posted 03-07-2003 03:55 PM ET (US)
posted 03-07-2003 04:13 PM ET (US)
Your mechanic was expedient too. Super
posted 03-07-2003 05:08 PM ET (US)
Hmmmm, what happened to the 50 mph.....& it was rebuilt 5 years ago, only 5 years old.
Stand by what I say, ...old horses don't run like fresh horses, even when their only 5 years old.
How many of you can say your 10 year old engine runs just as strong today, as it did when you first got it.
I'm not talking about people who only put 10 - 20 hours a year on their engines, i'm talking people who use their boats regularly.
Personally, my engine will be 3 years old in June, I'v put 658 hours on her in less then 3 years.
I can honestly say, no, she dosen't perform as good as she was when she was brand spanking new, but she still gets 60+ on the right water [ 1 ft chop ], whereas before, she got 60+ on any water, even flat as a pancake.
I'v got to ask this question, why did you have the engine rebuilt ?.........did it blow a ring or blow up, or was it just getting tired?....be honest now.
posted 03-07-2003 06:38 PM ET (US)
45mph like I said. I never said 50mph.
posted 03-07-2003 06:54 PM ET (US)
Bone, I wasen't refering to you.
Tom said that engine was their 200 hp with a different decal, Boston Whaler says it should go 52 with a 200, and 49 mph with a 175.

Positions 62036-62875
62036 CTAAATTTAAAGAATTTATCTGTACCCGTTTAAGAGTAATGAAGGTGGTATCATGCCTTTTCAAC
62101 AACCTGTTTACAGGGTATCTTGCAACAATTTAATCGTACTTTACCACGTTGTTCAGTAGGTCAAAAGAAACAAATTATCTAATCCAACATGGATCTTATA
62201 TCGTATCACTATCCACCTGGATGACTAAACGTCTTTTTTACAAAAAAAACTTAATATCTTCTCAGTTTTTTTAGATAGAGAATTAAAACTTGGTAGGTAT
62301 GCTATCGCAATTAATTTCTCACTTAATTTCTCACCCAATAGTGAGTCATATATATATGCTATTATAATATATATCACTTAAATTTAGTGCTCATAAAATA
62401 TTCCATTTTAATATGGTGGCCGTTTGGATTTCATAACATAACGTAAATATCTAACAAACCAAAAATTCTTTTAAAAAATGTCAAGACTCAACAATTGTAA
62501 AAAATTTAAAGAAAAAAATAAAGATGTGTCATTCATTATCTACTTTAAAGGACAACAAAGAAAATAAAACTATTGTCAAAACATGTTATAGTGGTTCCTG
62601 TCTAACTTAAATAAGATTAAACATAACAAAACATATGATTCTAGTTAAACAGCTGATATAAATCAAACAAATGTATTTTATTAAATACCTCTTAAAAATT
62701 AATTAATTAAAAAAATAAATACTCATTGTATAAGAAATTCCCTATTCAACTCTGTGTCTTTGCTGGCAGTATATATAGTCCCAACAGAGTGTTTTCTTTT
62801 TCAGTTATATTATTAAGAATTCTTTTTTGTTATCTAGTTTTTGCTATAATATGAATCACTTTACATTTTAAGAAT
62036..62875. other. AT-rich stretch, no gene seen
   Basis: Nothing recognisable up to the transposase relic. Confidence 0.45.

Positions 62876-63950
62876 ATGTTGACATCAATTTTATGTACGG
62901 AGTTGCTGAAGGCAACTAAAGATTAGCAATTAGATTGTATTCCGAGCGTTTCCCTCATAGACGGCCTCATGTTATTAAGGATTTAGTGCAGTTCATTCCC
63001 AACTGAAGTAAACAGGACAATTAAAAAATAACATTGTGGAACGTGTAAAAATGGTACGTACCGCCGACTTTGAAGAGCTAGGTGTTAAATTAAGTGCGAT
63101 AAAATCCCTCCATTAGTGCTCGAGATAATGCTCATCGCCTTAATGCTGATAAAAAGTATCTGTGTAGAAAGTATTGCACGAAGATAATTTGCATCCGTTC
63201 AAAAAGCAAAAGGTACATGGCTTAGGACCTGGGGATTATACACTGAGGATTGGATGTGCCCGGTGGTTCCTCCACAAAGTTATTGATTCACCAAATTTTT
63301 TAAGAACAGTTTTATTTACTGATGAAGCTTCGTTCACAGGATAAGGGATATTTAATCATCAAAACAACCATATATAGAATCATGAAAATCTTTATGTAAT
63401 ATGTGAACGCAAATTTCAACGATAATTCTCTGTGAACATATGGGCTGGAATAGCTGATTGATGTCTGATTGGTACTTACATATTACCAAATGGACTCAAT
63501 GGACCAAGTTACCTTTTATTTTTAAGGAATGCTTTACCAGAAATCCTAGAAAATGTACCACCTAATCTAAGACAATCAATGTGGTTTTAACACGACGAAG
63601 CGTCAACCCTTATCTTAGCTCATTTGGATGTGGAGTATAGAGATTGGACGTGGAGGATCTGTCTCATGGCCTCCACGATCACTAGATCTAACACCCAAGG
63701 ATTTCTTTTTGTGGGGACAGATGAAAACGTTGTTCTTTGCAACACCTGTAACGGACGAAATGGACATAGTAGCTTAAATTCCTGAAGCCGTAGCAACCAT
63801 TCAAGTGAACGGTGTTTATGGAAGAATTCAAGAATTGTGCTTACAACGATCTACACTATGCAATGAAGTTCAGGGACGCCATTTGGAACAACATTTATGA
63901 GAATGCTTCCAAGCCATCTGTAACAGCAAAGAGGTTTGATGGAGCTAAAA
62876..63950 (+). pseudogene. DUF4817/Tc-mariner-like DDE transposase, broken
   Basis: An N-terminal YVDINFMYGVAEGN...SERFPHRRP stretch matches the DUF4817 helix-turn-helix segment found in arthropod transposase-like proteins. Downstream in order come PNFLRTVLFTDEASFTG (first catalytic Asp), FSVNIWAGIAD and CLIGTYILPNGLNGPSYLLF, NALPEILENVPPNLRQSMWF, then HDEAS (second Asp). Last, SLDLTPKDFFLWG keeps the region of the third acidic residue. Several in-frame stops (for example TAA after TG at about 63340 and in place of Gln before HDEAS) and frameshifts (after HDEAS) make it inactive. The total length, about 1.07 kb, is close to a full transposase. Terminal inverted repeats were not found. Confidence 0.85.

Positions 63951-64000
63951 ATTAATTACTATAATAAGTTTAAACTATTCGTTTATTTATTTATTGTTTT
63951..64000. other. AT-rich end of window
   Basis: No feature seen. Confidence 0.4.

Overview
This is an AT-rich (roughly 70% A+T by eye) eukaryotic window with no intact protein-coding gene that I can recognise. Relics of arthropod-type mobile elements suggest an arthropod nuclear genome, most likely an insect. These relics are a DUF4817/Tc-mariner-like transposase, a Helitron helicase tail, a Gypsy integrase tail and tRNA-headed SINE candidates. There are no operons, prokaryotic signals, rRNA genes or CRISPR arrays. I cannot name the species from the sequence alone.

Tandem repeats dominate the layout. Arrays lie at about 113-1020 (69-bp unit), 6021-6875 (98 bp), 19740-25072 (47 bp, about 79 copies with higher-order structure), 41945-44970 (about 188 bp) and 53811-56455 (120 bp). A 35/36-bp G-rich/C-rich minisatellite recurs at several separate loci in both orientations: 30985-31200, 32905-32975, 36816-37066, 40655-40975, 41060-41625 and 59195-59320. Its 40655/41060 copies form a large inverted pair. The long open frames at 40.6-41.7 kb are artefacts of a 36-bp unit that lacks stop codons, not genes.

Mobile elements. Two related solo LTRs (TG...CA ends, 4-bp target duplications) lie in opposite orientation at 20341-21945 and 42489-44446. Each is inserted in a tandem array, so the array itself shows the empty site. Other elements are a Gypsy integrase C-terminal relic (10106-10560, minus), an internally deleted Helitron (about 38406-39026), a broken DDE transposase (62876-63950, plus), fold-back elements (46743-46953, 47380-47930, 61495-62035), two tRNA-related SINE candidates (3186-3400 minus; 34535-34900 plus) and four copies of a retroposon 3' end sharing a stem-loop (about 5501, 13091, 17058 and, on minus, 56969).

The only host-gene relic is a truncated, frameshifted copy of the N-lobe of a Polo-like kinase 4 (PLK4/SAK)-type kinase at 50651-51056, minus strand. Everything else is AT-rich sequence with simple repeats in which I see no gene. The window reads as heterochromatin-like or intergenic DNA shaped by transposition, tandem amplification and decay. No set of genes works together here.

I say not with a tired engine, yet some of you seem to think these engines put out the same hp even if the engine is 20 years old & never been rebuilt.
Now can someone please tell us why that boat is only going 42 or 3 mph.?
I don't buy the boat is waterlogged.
I say that engine isn't putting out anywhere near what it was when it was new.
Still waiting for him to tell us why the engine was rebuilt in the first place, was it tired or broken ?
posted 03-07-2003 09:54 PM ET (US)
Do you like yours with that 225HO, do you think it is over powered or does it feel well balanced? I figure that a light 200hp would be perfect but I always love extra power. Thanks
posted 03-08-2003 01:08 AM ET (US)
I'll be dead honest.
My engine is a 2000.......200 hp Evinrude FICHT, putting out 222 hp at the prop on the dyno.
My boat is a "V'20 outrage, rated [ per tag ] 175 hp max.
With the 15 hp kicker, she sits much lower in the stern then she should.
I had to build a locker from a 152 quart Igloo ice chest in front of the center counsel to put the 2 group 29 batteries in [ approx. 60 lbs each ].
Sitting dead still, theres water coming in the well drains just under the engine.
I feel she's 100 lbs to much at the stern.
No I do not recommend this rig for everyone, as it's far to powerful for someone who hasen't raced or run "very, very" fast boats before.
She can get pretty scary for most people.
60+ mph is just for straight shots, no turning at that speed & she takes a looong time to come to a stop when you back off.
To be honest, I feel the 175 - 180 hp recommended max hp is just right, with plenty of speed like early 50s to mid 50s, but over that, you better know what your doing or your gonna hurt yourself & whoever is in the boat with you.
I had to mount the engine myself, as no tech would even talk to me about putting the engine on her, because she's just plain over powered.
Before you go out & buy an over powered engine for yours, I recommend you fly out here & take a ride in mine, or drive it yourself & make up your own mind, as I don't want to have to live with saying, sure, go for it, & possibly you getting hurt.
Oh yes, it's a rush when you put the hammer down & trim her to max, but your flirting with an accident big time.